Kustra says the new, more inclusive curriculum provides students with “much more cultural sensitivity and awareness about different people in the world, what they believe in, and how they live.”

LZ tackles old curriculum with new ideas

Even as modern students connect with an increasingly global world, the country’s education system still takes a liking to Dickins and the sinking of the Spanish Armada.
Some students say they are tired of this old approach, and according to Jeretina, teachers are as well. Jeretina says there have been several efforts to create a more inclusive curriculum for future generations of students.

“We have had teachers working very diligently to revamp certain courses,” Jeretina said. “They go back to that World Studies course, which is the freshman requirement, to make sure we are being cognizant of all [different] parts of the world. We’re trying to do a better job, making sure [all the school’s curriculum] is as balanced as possible.”

Those world history courses have gone under some significant changes and revisions. The focus of the course has shifted away from a European focus to a more global perspective, Kustra says.

“Most students that took regular world history used to have a very Eurocentric history [experience], second semester was always European history. We’ve completely revamped that,” Kustra said. “Within even the non AP, we’re still incorporating African history, Indian history, and Native American history.”

However, students like Chase Larson, senior, say the courses offered in the school are too focused on Western Civilizations. Specifically in history and language courses, there need to be more options that explore global cultures, Larson says.

“If you’re looking at what history classes you can take, the big ones are Euro and APUSH, [which] are obviously Eurocentric,” Larson said. “On top of that, we only have Spanish, German, and French [language classes]. But then there are schools like Stevenson [which] offer languages like Chinese, Japanese, and Korean, which are also useful in the modern economy.”

Students can suggest new ideas like Larson’s through surveys. According to Jeretina, the social studies department is interested in developing new classes based on student opinion.

“Last year, we put out a pretty massive survey that got between 700 and 1000 students responses to potential courses that we were considering adding,” Jeretina said. “That gave us some ideas [and] gave students an opportunity to voice their [thoughts and opinions [about] what they were interested in as well.”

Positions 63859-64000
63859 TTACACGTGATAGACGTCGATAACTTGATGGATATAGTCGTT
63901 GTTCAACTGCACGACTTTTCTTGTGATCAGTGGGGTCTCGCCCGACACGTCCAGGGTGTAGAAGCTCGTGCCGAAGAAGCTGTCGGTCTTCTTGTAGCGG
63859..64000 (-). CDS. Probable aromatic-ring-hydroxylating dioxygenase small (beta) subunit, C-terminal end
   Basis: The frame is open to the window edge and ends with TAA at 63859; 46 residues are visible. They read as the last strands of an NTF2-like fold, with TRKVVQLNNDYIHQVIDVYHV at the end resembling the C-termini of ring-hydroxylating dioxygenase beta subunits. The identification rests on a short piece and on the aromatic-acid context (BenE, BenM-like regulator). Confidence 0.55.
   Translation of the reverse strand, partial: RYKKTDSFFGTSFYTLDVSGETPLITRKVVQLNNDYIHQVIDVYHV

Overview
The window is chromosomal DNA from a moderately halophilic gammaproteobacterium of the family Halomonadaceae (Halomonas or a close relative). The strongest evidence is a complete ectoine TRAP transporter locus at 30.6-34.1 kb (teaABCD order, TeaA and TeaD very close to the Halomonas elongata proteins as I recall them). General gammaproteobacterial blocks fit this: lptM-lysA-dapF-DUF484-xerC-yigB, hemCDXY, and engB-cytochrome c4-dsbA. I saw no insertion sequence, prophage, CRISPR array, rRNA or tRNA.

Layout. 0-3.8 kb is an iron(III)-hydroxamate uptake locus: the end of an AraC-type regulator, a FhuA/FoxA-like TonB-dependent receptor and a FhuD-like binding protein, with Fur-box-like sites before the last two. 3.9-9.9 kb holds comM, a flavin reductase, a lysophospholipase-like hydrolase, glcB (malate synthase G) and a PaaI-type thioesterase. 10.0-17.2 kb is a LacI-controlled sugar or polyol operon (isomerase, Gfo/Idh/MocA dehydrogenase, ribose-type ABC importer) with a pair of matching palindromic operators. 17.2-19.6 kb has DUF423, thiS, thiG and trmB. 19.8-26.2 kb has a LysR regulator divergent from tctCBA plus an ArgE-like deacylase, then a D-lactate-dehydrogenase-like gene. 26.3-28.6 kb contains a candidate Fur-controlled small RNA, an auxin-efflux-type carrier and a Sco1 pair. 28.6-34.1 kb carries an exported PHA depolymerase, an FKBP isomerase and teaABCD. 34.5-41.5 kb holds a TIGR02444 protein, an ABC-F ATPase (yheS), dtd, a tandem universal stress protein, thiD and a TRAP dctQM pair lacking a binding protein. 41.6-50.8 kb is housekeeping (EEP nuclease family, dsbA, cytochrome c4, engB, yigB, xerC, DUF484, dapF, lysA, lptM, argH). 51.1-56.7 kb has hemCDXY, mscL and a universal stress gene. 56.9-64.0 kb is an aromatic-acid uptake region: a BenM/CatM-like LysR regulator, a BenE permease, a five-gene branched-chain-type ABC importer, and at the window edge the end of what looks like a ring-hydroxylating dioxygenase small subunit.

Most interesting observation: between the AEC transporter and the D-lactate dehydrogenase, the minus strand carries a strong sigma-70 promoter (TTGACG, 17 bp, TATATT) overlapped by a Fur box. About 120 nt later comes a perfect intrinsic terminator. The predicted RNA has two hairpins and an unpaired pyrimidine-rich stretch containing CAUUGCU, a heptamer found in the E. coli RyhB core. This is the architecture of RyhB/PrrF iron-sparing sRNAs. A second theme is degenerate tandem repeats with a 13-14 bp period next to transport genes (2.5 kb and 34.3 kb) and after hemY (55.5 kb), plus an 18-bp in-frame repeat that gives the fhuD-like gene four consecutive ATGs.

Curriculum’s impact on students

What one learns in school often shapes the viewpoint they have of the world, according to theatlantic.com. According to Leah Cunningham, junior, her experience in the classroom shaped how she views the world around her.

“I feel like the only view that I get is from a European perspective. And I feel with close ties with the Europeans and all those countries, I think we don’t get a very good perspective on what’s going on in other countries, because we’re so focused in on us,” Cunningham said. “Other than [a little bit from China and North Korea], I feel we kind of close out the rest of the world. And it’s hard for us even to wonder and ask questions about it. […] Then when we do ask, we don’t get a lot of background.”

Like Cunningham, growing up, Libby Reimann, AP European History teacher, felt her curriculum was primarily Eurocentric. However, as a teacher, years later, she does not see as much of a Eurocentric influence with her teaching as she did growing up.

“I took world history as a freshman in high school, that was a very long time ago and it was Eurocentric,” Reimann said. “For most of the time that I have taught here, we’ve been pretty [a pretty] Eurocentric [school].”

Over the years, there has been a massive change in curriculum, according to Reimann. But one thing remains the same, the overall impact education has on students’ perspectives.

“I think it makes kids think that some parts of the world are more important than others and that limits their future business opportunities because they’re not thinking outside of the Eurocentric box,” Reimann said. “That’s one result and I think another result is that some kids feel marginalized, because their ancestral culture isn’t recognized [in the classroom].”

By only teaching students about the history that is “important,” it decreases students’ willingness to be accepting of other cultures, according to Cunningham.

“Because we learned about the Aztecs and all them and but we don’t even go into depth about it, we just kind of graze over it. And then we talked about the colonists, and that’s all we ever talk about,” Cunningham said. “And then it’s like, but what else happened with Western Africa. We just talk about the slaves and how [they] benefited us, but we don’t talk about what happened on the other side of the story.”